The pilot isn't necessarily an awful piece of television. Indeed, it's even broadcast standard, since the BBC thought it worth showing on at least one occasion! But the greatest thing about the pilot is that those in charge looked at it and said "No. We can do better." I think that's the greatest legacy the pilot can leave us and for that it should be cherished.

A Review by Stuart Gutteridge 25/9/98

This is a mixed bag, with the good and the bad thrown in with equal doses. This actually seems a lot "darker" than the transmitted episode. And this is probably why it was rewritten (given that it was aimed initially at children). Beginning with the theme music (complete with "howl effects"), it actually gives the feeling that a journey through time and space is about to begin, the start of something special.

What lets the production down are two things: a crash in the background (actually a cameraman hitting something, resulting in the TARDIS doors being slow to close); secondly, the script itself, which generally just needed tidying up to be coherent and watchable to a wider audience. On the plus side, characterisation is especially sharp. The Doctor seems colder, and his subsequent argument with Ian is actually all the more effective for it, as they exchange harsher words. Susan also seems more alien here, more distant, and the fact that she was softened in the pilot is unfortunate although perhaps inevitible (given the audience it was aimed for). Only Barbara remains unchanged, which is no bad thing either.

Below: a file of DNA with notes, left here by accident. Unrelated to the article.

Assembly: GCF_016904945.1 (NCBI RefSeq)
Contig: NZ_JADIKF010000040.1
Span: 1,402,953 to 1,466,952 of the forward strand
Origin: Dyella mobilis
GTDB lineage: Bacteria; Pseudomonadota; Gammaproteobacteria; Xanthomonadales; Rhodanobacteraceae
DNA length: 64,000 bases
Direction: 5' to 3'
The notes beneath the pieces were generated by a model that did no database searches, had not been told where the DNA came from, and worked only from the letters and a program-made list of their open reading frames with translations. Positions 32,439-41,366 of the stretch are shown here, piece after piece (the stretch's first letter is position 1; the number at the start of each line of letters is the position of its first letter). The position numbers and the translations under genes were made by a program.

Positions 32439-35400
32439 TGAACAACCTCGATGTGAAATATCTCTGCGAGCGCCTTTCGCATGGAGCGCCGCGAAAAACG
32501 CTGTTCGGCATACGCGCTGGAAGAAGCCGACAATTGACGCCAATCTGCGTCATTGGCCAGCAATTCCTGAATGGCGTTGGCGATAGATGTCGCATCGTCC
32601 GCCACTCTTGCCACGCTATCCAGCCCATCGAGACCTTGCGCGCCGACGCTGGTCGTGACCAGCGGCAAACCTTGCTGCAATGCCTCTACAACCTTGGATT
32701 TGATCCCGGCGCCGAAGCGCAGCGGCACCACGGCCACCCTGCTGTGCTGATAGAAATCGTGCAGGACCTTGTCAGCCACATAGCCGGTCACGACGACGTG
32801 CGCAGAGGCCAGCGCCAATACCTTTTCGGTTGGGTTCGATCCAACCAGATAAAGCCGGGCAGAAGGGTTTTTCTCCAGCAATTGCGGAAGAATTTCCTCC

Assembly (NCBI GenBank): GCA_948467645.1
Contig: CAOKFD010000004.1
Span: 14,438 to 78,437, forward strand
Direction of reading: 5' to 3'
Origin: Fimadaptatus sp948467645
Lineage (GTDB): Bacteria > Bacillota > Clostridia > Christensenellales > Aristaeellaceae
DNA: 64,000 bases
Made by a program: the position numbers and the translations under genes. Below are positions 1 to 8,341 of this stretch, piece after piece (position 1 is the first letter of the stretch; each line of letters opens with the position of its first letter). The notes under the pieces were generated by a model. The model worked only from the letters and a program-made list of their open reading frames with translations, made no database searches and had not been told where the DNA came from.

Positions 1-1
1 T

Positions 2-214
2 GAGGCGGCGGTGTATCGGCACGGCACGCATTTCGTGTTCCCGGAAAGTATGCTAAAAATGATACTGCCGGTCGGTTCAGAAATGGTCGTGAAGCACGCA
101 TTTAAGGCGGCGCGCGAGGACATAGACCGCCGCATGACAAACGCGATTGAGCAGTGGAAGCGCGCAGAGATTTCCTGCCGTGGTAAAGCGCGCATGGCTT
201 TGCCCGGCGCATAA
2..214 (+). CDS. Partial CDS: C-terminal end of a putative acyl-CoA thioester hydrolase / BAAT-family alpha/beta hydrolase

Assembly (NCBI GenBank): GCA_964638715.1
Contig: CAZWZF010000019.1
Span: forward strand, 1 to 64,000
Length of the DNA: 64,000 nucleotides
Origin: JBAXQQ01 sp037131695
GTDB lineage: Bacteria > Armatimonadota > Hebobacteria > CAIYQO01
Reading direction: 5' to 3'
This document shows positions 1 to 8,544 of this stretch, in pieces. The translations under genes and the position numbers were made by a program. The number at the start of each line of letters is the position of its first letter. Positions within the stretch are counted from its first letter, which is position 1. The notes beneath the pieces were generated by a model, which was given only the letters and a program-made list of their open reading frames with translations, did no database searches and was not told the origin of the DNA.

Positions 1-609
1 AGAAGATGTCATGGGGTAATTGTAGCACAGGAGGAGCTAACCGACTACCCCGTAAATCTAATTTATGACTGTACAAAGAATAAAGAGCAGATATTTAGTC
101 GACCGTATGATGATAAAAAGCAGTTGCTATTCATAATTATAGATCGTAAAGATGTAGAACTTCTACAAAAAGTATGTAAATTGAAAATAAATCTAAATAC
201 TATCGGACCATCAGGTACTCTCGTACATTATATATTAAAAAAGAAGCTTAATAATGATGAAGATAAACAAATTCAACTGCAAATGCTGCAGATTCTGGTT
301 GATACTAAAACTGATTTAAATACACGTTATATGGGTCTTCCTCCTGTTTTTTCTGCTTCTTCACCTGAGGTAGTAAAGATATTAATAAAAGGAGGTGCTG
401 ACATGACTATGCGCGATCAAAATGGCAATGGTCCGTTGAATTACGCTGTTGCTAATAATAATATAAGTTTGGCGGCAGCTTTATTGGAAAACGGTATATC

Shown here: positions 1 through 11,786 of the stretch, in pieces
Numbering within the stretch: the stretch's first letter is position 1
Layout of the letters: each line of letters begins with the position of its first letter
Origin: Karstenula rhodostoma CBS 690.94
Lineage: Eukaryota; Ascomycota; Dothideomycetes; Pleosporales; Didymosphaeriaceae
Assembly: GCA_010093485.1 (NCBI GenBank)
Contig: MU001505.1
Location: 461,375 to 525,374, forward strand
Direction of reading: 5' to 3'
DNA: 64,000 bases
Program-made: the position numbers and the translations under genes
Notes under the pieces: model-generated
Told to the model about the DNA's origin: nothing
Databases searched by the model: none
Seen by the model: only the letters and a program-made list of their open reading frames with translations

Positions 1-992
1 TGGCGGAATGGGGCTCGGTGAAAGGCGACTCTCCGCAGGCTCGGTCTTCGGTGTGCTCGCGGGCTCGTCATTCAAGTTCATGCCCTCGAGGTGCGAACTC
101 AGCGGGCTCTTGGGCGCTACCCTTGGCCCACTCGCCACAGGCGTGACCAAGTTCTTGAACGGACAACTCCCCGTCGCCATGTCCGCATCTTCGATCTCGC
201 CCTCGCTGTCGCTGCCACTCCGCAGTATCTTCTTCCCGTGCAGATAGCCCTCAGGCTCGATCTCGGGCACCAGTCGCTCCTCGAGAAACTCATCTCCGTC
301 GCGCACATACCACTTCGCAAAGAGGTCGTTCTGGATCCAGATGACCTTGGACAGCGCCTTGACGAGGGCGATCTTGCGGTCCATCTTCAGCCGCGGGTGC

The need for a rewritten pilot, however, was necessary if only for the sake of the audience, although it is interesting to compare the differences between the two. Not unmissable, as the basic storyline remains the same, but intriguing nonetheless.

Practice makes perfect by Alex Keaton 26/3/01

This rough working of the pilot episode (in both its forms) adds a unique addition to the BBC video collection. It can only be, at best, described as a rehearsal and it's a good thing that the production team recognised this fact as it definitely lacks the impact that it's successor produced.

The acting here is noticeably variated with the transmitted version with the deliverance of the lines by all the regulars much more rushed and less enthusiastic. However, it is noticeable how (script wise) the character's of Barbara and Ian do not vary greatly in either this pilot (by this I'm grouping the two pilot rehearsals as one) or the transmitted one.